Mariya: Can I ask you a question? Can you teach us a killer technique we can use in our shows overseas? 

Izumi: You are the instigator aren’t you? Lol.
If we had a half-year I would suggest you learn kyogen performance. Lol. Because this is Japanese specialty.  A killer technique… try performing without microphone to show your passion to audience – that might be a good idea. Oh! What about wearing kimono on stage?

Sekine: Our new costume has Ukiyoe design and is inspired by Kimono!

Izumi: That’s great!  That costume will help you show that you are from Japan. Kimono expresses Japanese unique sense of seasons with patterns and colors inside of a certain shape. That is unique to Japan. In kyogen world, we don’t change forms to show invisible “mind.”  Each of us comprehends the forms and mind we inherit and expand them to create something that overflows from them. Something that overflows from the traditional form and mind is our individuality.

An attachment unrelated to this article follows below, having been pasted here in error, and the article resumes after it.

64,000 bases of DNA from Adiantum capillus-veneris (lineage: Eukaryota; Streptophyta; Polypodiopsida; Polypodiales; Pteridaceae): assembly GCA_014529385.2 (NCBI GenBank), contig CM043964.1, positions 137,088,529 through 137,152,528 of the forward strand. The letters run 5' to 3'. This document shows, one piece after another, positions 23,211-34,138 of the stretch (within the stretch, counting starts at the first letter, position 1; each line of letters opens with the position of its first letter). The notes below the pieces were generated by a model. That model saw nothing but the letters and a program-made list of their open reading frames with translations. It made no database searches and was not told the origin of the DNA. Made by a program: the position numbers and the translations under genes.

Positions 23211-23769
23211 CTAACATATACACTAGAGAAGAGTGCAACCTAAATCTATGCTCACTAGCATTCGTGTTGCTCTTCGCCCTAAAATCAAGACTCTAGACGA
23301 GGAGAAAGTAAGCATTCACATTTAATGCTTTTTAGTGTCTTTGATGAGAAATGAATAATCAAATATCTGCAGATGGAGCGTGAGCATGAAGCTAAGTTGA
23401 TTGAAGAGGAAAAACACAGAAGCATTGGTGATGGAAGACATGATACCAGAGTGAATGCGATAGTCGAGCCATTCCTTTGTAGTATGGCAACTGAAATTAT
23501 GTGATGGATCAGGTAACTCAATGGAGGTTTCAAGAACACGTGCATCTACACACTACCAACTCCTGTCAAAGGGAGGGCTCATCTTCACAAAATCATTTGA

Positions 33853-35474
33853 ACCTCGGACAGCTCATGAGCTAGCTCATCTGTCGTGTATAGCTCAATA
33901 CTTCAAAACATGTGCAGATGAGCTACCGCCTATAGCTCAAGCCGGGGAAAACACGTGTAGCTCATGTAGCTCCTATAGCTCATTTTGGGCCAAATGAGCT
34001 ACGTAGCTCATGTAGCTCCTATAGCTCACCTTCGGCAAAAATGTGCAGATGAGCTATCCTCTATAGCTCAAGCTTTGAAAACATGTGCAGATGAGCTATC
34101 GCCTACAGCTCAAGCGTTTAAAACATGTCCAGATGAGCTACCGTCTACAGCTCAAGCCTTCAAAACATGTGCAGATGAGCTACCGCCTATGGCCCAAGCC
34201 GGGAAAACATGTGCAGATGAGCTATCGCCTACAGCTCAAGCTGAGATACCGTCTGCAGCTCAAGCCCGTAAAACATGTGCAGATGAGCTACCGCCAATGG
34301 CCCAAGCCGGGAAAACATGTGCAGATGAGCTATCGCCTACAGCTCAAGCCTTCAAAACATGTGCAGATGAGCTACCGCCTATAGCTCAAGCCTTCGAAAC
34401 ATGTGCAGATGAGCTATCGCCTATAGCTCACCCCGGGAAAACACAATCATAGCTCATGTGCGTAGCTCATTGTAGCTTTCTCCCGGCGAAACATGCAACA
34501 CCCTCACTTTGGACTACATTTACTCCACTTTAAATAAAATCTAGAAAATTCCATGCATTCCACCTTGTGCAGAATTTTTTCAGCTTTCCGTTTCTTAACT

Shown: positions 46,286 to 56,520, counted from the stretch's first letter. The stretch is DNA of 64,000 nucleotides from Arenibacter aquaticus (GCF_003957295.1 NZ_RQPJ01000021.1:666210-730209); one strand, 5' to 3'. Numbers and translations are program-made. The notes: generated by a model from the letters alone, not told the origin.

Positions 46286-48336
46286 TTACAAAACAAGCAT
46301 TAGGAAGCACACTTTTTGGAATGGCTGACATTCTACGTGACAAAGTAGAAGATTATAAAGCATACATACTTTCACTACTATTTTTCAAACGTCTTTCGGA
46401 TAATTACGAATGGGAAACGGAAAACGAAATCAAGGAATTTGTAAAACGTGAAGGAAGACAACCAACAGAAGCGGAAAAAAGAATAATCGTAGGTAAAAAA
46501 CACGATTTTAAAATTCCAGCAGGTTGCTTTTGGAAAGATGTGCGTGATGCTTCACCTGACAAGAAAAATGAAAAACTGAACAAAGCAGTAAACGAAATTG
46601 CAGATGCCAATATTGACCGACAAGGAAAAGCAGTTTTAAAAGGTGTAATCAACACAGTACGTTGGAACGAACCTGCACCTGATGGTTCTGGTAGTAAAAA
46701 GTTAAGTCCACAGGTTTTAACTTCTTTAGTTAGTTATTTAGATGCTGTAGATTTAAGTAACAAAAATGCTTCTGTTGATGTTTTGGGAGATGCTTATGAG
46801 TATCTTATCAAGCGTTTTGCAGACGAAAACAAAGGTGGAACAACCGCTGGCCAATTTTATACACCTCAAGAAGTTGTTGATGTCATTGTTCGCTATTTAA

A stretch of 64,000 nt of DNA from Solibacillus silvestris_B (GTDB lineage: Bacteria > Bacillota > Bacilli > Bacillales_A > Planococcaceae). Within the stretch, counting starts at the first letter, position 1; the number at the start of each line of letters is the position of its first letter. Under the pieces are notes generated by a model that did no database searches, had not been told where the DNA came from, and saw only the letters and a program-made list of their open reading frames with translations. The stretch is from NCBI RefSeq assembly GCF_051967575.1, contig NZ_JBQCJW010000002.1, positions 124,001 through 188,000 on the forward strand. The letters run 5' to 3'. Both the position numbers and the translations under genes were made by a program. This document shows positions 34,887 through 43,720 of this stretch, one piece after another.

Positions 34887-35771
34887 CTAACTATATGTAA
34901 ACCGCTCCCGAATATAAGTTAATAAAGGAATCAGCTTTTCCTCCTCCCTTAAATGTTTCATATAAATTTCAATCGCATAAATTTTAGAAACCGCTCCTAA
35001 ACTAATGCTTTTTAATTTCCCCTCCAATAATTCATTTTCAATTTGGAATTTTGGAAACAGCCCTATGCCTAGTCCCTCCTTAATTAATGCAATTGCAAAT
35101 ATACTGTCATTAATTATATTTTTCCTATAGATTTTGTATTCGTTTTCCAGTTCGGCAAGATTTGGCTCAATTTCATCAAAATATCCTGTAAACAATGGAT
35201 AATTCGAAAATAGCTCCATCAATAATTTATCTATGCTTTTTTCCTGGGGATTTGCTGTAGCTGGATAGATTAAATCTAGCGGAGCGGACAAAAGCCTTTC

I hope you girls introduce the Japanese mind to the US without losing being yourself!
Your Japanese mind can be your killer technique. Lol. 


You can check the latest information about Motoya Izumi, who was so friendly and taught us about Japanese mind, at his official website and blog. Check out his Twitter and Facebook, too.

Motoya Izumi official blog:
Motoya Izumi official website: